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Mathematicians playing Kōnane at a combinatorial game theory workshop.

Kōnane is a two-player strategy board game from Hawaii. It was invented by the ancient Hawaiian Polynesians. The game is played on a rectangular board. It begins with black and white counters filling the board in an alternating pattern. Players then hop over one another's pieces, capturing them similar to checkers. The first player unable to capture is the loser; their opponent is the winner.[1][2]

Before contact with Europeans, the game was played using small pieces of white coral and black lava on a large carved rock which doubled as both board and table. The Puʻuhonua o Hōnaunau National Historical Park has one of these stone gameboards on its premises.[3]

The game is somewhat similar to draughts. Pieces hop over one another when capturing; however, the similarities end there. In draughts, one player's pieces are initially set up on one side of the board opposite the other player's pieces. In Kōnane, both players' pieces are intermixed in a checkered pattern of black and white occupying every square of the board.[2] Furthermore, in Kōnane all moves are capturing moves, captures are made in an orthogonal direction (not diagonally), and in a multiple-capture move the capturing piece may not change direction.[1][4]

Kōnane has some resemblances to the games of Leap Frog, and Main Chuki or Tjuki.[5] In both Kōnane and Leap Frog, every square of the board is occupied by a playing piece in the beginning of the game, and the only legal moves (after the first turn) are orthogonal captures by the short leap method. However, there are significant differences in Kōnane and Leap Frog.


Kōnane played with stones on a wooden board.

The game is played on a rectangular or square board. Pieces can be laid out in the beginning of the game in an alternating checkerboard pattern of two colors on top of a table, on the ground, or on any flat surface. Furthermore, the game can be generalized to any size geometrically.[4] In practice, square Kōnane boards can range from 6×6 to over 14×14.[6] Traditional rectangular board dimensions include 9×13, 14×17, and 13×20.[2][4]


The first player unable to capture an enemy piece is the loser, and the other player is the winner.[1][2][4][6]

Rules and gameplay[edit]

The game begins with all the pieces on the board (or table, ground, etc.) arranged in an alternating pattern.[2][4][6] Players decide which colors to play (black or white).

  1. Black traditionally starts first and must remove one of his pieces either from the middle of the board, where there are 2 black and 2 white pieces that are diagonally opposite each other. Or remove a black piece from one of the four corners of the board (which will also consist of 2 black and 2 white pieces diagonally opposite from each other).[2][6]
  2. White then removes one of his pieces orthogonally adjacent to the empty space created by Black. There are now two orthogonally adjacent empty spaces on the board.[2][6]
  3. From here on, players take turns capturing each other's pieces. All moves must be capturing moves.[1] A player captures an enemy piece by hopping over it with their own piece similar to draughts; however, unlike draughts, captures can be done only orthogonally and not diagonally. The player's piece hops over the orthogonally adjacent enemy piece, and lands on a vacant space immediately beyond.[2][4] The player's piece can continue to hop over enemy pieces but only in the same orthogonal direction. The player can stop hopping enemy pieces at any time, but must at least capture one enemy piece in a turn. After the piece has stopped hopping, the player's turn ends. Only one piece may be used in a turn to capture enemy pieces.[1][6]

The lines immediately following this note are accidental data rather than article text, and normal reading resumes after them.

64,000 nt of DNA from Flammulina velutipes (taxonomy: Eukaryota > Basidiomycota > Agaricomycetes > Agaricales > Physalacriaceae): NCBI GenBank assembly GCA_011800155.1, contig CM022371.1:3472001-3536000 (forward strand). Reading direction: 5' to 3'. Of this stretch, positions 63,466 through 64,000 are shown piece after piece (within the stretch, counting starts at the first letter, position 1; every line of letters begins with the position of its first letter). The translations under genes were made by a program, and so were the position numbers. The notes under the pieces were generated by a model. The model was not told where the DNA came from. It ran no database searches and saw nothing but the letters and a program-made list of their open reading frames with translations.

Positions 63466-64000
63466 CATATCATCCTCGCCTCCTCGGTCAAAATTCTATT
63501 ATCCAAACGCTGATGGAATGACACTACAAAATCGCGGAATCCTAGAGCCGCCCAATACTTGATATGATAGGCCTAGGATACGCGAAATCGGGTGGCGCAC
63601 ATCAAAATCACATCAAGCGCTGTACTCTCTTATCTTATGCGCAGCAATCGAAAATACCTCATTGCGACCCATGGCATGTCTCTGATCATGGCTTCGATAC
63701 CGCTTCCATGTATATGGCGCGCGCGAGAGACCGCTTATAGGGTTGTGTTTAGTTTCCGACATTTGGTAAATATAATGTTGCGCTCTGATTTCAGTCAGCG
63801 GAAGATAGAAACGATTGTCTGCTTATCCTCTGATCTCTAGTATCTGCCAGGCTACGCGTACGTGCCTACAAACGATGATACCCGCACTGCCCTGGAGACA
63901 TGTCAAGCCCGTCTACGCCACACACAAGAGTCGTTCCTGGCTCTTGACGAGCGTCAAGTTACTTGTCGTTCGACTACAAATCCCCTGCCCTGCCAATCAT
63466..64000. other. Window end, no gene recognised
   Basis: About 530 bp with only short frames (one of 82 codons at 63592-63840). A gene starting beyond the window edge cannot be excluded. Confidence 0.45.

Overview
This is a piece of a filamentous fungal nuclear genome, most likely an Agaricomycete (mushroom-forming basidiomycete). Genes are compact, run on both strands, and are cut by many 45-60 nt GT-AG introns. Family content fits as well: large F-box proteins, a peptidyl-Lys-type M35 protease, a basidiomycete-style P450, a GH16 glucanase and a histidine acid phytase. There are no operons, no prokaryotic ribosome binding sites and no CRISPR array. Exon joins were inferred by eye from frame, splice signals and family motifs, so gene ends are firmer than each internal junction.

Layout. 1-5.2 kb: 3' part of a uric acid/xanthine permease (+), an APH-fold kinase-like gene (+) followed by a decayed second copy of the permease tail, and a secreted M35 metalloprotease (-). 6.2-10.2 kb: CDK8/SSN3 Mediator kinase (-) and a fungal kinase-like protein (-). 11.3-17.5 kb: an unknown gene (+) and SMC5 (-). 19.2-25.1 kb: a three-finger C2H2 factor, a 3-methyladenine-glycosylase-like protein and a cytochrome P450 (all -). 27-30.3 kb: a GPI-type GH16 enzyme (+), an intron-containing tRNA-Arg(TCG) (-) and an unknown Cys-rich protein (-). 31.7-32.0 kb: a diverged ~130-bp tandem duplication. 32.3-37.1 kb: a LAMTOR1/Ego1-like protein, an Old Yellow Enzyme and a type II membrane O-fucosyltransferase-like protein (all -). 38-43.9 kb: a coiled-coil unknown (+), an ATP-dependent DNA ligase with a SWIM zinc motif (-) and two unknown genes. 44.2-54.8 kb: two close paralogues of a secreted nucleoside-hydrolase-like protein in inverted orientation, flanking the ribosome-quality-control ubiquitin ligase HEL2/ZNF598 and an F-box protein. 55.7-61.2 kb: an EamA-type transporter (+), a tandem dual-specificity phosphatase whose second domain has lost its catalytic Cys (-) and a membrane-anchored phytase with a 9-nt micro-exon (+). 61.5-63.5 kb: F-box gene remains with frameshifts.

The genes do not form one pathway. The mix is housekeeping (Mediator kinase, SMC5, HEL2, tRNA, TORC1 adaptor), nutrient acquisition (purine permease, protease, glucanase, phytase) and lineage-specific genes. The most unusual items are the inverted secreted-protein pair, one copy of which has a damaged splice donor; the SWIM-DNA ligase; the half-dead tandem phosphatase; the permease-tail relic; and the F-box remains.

The player unable to make a capture is the loser; his opponent is the winner.[1][2][4][6] It is impossible to draw in Kōnane, because one player eventually cannot perform a capture.

Mathematical analysis[edit]

Hearn proved that Kōnane is PSPACE-complete with respect to the dimensions of the board, by a reduction from Constraint Logic.[7][8] There have been some positive results for restricted configurations. Ernst[5] derives Combinatorial-Game-Theoretic values for several interesting positions. Chan and Tsai[9] analyze the 1 × n game, but even this version of the game is not yet solved.

Other conversions[edit]

Brainvita, also called Peg Solitaire, is a game for one person, in which the rules of Kōnane are used to move clockwise in turns. The procedure and aim of the game are identical to the original.


  1. ^ a b c d e f Dunford, Betty; Andrews, Lilinoe; Ayau, Mikiʻala; Honda, Liana I.; Williams, Julie Stewart (2002). The Hawaiians of Old. The Bess Press, Inc. p. 174.
  2. ^ a b c d e f g h i Selin, Helaine (2000). Mathematics Across Cultures: The History of Non-Western Mathematics. Kluwer Academic Publishers. p. 278.
  3. ^ Scheid, Debbi (2014-07-07). "Island Life". West Hawaii Today. Retrieved 2014-10-18.
  4. ^ a b c d e f g Hearn, Robert (2009). Games of No Chance 3 (PDF). Vol. 56. MSRI Publications. pp. 287–299.
  5. ^ a b Ernst, Michael (Spring 1995). "Playing Konane mathematically: A combinatorial game-theoretic analysis" (PDF). UMAP Journal. 16 (2): 95–121.
  6. ^ a b c d e f g Thompson, Darby (2005). Teaching a Neural Network to Play Kōnane (PDF) (Thesis). pp. 2–3. Retrieved 2014-10-12.
  7. ^ Hearn, Robert (May 2006). Games, Puzzles, and Computation, PhD thesis, Department of Electrical Engineering and Computer Science, Massachusetts Institute of Technology, Cambridge, Massachusetts (PDF) (Thesis).
  8. ^ Hearn, Robert (2008). "Amazons, Konane, and Cross Purposes are PSPACE-complete" (PDF). Games of No Chance 3: 287–306.
  9. ^ Chan, Alice; Tsai, Alice (2002). "1×n Konane: A Summary of Results" (PDF). More Games of No Chance: 331–339.

Further reading[edit]

External links[edit]